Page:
Guidelines from the American College of Cardiology (ACC) and American Heart Association (AHA) for management of patients with ST-segment elevation MI (81
), and the 2009 update (82
) make no distinction based on age for the assessment and initial management of MI. All patients with ST-segment elevation MI should undergo rapid evaluation for reperfusion therapy and have a reperfusion strategy implemented promptly after contact with the medical system (Level of Evidence: A). Elderly patients appear to have a modest benefit from PCI over fibrinolysis, although the benefit is mainly in recurrent ischemia (17
). This suggests that suitable elderly patients can be offered primary PCI and may benefit from this approach. The class of recommendation for both primary PCI and rescue PCI in patients with cardiogenic shock is Class II in patients over 75 years of age and Class I in younger patients. This is mainly because younger patients demonstrated clear benefit in the SHOCK (Should We Emergently Revascularize Occluded Coronaries for Cardiogenic Shock) trial (84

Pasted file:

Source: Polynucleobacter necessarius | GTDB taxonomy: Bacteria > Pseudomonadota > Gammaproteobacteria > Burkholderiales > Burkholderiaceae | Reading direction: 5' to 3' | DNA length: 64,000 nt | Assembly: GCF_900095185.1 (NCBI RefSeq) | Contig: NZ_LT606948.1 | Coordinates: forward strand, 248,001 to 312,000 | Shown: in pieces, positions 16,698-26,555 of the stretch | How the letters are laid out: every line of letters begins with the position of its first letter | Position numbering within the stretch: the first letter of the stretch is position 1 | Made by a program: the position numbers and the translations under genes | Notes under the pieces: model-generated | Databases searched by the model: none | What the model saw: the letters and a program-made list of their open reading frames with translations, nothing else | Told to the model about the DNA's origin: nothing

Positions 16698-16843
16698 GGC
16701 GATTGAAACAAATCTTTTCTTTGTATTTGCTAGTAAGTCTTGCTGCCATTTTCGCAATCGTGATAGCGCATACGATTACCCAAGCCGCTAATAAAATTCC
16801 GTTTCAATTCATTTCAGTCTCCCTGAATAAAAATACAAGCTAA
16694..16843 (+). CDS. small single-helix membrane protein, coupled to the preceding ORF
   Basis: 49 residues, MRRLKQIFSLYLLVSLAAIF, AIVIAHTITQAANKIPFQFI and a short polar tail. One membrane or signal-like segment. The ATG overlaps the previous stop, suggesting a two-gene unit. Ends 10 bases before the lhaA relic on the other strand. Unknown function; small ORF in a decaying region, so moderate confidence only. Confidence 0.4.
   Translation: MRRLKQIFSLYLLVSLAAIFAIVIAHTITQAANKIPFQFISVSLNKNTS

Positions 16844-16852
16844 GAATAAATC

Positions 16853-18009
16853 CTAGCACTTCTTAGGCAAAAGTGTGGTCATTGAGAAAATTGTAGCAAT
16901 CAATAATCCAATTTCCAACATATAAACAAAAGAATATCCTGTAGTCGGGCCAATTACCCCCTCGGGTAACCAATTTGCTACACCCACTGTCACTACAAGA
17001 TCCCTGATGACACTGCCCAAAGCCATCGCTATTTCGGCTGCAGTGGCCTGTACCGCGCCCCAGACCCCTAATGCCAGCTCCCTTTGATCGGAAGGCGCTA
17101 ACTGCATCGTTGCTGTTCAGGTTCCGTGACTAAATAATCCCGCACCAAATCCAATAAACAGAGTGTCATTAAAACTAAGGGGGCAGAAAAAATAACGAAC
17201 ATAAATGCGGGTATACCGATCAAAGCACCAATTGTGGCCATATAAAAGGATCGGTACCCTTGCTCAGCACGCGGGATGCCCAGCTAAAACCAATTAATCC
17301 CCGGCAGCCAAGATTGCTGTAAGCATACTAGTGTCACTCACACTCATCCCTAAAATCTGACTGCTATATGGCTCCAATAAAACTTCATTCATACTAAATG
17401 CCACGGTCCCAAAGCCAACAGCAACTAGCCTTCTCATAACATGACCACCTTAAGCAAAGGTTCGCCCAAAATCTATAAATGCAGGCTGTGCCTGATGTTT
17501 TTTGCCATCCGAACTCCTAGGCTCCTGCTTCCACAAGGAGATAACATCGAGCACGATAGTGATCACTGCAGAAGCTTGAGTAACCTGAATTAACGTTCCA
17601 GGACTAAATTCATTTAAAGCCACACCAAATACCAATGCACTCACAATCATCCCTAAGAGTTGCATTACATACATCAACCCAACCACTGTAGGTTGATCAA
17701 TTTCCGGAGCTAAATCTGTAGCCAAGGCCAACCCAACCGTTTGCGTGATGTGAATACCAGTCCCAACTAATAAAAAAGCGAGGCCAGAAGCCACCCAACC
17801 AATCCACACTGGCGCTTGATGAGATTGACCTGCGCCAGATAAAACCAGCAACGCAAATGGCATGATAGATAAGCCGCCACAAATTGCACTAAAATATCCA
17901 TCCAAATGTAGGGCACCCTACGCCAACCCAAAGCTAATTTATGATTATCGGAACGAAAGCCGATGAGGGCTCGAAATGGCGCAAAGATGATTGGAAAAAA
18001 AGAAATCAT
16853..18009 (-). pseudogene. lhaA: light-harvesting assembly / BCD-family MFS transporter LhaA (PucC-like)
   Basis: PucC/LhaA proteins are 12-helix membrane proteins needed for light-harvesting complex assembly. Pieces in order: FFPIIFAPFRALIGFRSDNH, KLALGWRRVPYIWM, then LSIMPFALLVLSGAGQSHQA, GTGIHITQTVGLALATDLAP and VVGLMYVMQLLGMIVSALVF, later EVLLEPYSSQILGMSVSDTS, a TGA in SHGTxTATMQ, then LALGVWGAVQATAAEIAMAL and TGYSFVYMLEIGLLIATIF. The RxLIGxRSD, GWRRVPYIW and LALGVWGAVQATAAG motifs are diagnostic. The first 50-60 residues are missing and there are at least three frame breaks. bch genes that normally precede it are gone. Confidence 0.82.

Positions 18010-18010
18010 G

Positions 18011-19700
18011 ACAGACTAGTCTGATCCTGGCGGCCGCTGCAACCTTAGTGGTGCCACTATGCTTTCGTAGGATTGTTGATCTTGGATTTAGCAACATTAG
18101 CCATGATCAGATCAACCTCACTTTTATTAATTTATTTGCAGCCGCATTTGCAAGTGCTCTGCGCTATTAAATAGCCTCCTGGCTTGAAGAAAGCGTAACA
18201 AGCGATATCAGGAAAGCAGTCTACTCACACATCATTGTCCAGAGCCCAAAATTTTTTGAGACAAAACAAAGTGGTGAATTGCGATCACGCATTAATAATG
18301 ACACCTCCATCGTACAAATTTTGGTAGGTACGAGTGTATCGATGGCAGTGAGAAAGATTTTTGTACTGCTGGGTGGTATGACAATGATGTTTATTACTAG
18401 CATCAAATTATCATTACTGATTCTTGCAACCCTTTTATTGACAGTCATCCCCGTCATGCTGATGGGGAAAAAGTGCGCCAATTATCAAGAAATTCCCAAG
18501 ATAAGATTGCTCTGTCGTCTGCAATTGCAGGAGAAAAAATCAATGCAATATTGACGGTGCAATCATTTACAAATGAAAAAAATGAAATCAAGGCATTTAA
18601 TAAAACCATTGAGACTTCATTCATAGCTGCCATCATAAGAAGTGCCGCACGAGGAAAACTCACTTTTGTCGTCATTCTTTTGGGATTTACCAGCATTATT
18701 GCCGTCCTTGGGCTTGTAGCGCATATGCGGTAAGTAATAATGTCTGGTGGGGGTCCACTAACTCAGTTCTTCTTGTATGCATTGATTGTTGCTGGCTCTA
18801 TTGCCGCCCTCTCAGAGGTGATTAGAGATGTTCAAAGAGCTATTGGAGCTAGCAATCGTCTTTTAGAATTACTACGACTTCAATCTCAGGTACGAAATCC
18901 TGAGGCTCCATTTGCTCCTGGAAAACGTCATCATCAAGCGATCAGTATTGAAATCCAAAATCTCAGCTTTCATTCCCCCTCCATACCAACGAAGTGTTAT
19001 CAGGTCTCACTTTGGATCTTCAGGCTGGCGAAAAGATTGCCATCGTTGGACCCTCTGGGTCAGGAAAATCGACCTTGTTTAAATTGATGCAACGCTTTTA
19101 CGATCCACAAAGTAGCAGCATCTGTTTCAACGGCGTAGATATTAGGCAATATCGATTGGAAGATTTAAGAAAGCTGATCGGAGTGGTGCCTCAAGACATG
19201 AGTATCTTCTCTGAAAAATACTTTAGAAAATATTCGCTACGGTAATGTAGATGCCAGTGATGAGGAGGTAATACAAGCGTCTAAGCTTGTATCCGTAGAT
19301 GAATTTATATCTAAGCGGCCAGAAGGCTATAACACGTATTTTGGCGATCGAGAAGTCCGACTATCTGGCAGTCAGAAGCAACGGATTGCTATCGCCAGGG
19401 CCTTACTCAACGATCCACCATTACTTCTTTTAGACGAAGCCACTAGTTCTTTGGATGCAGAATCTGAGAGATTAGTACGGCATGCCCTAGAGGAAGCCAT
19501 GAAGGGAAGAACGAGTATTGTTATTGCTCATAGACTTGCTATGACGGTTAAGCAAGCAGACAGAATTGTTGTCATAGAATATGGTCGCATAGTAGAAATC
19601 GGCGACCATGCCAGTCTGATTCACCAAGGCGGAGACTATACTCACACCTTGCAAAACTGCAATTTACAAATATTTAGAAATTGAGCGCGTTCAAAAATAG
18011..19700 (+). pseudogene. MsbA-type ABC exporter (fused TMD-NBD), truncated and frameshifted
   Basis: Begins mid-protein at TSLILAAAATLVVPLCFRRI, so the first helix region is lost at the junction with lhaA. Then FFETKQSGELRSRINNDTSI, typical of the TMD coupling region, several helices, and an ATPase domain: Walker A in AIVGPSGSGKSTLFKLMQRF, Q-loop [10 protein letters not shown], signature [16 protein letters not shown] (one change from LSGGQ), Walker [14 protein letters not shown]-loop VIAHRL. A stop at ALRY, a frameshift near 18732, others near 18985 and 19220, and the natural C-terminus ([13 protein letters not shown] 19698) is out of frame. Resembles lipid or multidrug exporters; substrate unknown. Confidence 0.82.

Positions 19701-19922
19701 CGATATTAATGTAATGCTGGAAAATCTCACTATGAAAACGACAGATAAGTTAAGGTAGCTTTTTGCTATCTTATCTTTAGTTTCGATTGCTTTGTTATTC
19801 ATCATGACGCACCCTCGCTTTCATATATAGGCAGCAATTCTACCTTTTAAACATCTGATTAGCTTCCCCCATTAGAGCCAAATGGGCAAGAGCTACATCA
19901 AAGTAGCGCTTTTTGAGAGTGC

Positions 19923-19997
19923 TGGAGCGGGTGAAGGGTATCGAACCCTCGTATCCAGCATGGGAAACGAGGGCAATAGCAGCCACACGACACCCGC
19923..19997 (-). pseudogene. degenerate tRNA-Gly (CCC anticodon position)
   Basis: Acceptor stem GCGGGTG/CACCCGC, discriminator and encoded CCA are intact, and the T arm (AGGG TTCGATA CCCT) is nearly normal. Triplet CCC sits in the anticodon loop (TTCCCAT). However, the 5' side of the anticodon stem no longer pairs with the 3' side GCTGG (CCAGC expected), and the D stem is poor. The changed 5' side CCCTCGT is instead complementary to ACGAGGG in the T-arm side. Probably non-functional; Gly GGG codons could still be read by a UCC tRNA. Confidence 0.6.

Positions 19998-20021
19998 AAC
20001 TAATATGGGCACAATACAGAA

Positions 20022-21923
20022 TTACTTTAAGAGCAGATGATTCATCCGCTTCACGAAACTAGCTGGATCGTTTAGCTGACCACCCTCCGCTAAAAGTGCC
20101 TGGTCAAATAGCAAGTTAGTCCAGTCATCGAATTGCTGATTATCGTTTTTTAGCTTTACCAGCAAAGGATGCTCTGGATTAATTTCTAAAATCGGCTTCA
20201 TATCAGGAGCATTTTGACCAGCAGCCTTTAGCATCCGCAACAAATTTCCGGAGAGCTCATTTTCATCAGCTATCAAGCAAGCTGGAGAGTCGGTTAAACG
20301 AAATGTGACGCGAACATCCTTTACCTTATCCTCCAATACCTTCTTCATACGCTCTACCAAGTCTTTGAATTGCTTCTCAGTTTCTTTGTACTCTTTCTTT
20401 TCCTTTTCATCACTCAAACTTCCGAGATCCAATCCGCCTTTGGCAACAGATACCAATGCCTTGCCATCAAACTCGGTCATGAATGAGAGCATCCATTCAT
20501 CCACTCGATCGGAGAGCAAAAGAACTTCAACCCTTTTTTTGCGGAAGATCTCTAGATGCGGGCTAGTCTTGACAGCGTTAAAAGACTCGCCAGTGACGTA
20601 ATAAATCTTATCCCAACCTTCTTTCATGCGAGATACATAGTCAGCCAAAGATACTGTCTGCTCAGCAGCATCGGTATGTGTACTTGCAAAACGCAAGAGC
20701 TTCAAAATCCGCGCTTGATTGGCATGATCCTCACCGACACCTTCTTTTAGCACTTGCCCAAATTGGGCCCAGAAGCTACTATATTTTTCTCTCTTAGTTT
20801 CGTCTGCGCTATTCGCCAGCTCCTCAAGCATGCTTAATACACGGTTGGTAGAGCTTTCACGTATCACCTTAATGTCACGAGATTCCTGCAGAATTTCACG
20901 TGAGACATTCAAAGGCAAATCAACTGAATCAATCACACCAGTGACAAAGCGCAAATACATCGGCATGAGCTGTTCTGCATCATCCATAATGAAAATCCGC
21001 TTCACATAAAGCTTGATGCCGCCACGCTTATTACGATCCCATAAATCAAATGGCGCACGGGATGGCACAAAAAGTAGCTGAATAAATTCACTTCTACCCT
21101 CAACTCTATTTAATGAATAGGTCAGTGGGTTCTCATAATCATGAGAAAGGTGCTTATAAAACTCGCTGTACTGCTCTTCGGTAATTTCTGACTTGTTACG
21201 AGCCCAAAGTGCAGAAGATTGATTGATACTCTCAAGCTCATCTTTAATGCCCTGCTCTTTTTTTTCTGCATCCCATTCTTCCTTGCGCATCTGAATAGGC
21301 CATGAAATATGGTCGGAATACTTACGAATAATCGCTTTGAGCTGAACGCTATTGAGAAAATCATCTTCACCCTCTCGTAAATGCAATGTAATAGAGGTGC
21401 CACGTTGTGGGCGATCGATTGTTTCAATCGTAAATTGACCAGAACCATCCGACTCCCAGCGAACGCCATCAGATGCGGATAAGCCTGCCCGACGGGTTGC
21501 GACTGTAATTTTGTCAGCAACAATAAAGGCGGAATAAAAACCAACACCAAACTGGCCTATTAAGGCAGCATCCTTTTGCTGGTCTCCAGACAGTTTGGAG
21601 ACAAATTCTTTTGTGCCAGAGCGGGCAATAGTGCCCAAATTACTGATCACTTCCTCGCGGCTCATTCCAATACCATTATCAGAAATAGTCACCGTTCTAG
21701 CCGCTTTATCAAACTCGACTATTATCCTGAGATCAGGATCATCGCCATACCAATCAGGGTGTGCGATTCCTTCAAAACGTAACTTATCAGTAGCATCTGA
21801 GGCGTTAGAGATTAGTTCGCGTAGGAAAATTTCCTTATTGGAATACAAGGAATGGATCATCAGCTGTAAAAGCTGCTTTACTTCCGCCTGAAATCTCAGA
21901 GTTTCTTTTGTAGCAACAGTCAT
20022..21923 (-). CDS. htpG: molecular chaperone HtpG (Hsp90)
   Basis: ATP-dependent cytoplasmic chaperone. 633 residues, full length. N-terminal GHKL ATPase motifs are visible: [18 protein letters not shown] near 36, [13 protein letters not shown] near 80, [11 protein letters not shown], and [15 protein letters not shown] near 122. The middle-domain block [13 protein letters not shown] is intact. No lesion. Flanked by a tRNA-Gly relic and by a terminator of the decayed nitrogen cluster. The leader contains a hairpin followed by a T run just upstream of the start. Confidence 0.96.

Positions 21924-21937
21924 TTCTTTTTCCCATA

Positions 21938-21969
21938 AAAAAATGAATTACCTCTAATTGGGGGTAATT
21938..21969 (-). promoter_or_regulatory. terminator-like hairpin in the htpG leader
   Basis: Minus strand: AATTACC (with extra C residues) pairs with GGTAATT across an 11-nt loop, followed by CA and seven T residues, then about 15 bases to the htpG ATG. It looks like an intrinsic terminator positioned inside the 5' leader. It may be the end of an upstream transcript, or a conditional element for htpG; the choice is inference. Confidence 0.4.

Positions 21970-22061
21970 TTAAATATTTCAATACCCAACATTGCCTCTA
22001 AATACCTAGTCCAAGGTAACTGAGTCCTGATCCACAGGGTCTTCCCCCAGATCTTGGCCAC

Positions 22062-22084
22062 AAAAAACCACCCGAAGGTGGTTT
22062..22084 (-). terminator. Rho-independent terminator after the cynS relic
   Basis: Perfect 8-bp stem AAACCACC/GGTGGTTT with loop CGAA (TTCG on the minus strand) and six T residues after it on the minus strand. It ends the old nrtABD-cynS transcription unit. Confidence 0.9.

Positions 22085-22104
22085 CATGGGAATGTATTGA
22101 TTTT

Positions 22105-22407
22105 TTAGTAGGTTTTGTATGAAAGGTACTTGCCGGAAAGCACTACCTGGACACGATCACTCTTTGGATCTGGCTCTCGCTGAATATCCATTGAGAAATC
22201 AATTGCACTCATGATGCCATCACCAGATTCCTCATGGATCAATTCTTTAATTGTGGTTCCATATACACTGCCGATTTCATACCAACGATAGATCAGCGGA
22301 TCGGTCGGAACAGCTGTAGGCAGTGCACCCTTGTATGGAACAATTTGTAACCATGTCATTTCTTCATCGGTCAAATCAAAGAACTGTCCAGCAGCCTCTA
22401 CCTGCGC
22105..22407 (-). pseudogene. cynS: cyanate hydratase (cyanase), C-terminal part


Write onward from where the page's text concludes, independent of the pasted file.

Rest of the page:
), whereas older patient data are based on registries (18
). When PCI is not available and fibrinolysis is the treatment of choice for reperfusion, elderly patients have improved outcomes when treated with fibrinolytic agents compared with placebo (10
), but this benefit may not extend beyond 85 years of age.
The guidelines for standard adjunctive therapies during the index admission, such as aspirin, beta-blockers, and antiplatelet agents, make no differential recommendations based on age. However, the addition of prasugrel in the 2009 update comes with a Federal Drug Administration warning about use in those 75 years of age or older, because of lack of benefit and increased risk of intracranial hemorrhage in this age group (85
). In addition, low molecular weight heparin should not be used as an alternative to unfractionated heparin in combination with fibrinolytic therapy in patients over 75 years of age.
After reperfusion of MI, therapies to prevent and treat LV remodeling include beta-blockers, ACE inhibitors, aldosterone antagonists, and cardiac rehabilitation. In the ACC/AHA guidelines, these are recommended for all, with no stipulation on age. Aspirin, ACE inhibitors, beta-blockers, and statins appear to be at least as effective in elderly patients as in younger patients following MI (12
). In summary, with the exception of prasugrel and low molecular weight heparin after fibrinolysis, elderly patients should be considered for the same therapies as young patients in the setting of acute MI and for prevention of long-term adverse LV remodeling.